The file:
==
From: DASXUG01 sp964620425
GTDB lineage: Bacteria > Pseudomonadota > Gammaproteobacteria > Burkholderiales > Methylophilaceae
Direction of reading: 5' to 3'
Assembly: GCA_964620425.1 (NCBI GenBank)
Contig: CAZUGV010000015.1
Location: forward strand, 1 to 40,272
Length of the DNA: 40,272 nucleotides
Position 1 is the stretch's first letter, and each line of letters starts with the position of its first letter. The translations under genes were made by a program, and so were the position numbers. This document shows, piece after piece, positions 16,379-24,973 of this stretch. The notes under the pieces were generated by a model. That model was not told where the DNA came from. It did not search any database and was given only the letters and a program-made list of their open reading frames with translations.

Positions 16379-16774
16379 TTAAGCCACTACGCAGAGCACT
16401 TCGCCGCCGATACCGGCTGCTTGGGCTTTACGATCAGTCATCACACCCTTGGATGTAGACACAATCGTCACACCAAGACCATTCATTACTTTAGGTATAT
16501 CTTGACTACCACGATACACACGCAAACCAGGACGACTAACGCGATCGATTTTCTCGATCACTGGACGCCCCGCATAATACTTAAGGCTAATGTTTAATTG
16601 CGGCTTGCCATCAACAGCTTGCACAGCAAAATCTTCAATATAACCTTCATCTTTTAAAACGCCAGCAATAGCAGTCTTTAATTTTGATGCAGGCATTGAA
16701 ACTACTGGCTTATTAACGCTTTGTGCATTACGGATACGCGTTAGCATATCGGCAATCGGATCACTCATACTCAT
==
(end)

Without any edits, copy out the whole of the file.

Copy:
From: DASXUG01 sp964620425
GTDB lineage: Bacteria > Pseudomonadota > Gammaproteobacteria > Burkholderiales > Methylophilaceae
Direction of reading: 5' to 3'
Assembly: GCA_964620425.1 (NCBI GenBank)
Contig: CAZUGV010000015.1
Location: forward strand, 1 to 40,272
Length of the DNA: 40,272 nucleotides
Position 1 is the stretch's first letter, and each line of letters starts with the position of its first letter. The translations under genes were made by a program, and so were the position numbers. This document shows, piece after piece, positions 16,379-24,973 of this stretch. The notes under the pieces were generated by a model. That model was not told where the DNA came from. It did not search any database and was given only the letters and a program-made list of their open reading frames with translations.

Positions 16379-16774
16379 TTAAGCCACTACGCAGAGCACT
16401 TCGCCGCCGATACCGGCTGCTTGGGCTTTACGATCAGTCATCACACCCTTGGATGTAGACACAATCGTCACACCAAGACCATTCATTACTTTAGGTATAT
16501 CTTGACTACCACGATACACACGCAAACCAGGACGACTAACGCGATCGATTTTCTCGATCACTGGACGCCCCGCATAATACTTAAGGCTAATGTTTAATTG
16601 CGGCTTGCCATCAACAGCTTGCACAGCAAAATCTTCAATATAACCTTCATCTTTTAAAACGCCAGCAATAGCAGTCTTTAATTTTGATGCAGGCATTGAA
16701 ACTACTGGCTTATTAACGCTTTGTGCATTACGGATACGCGTTAGCATATCGGCAATCGGATCACTCATACTCAT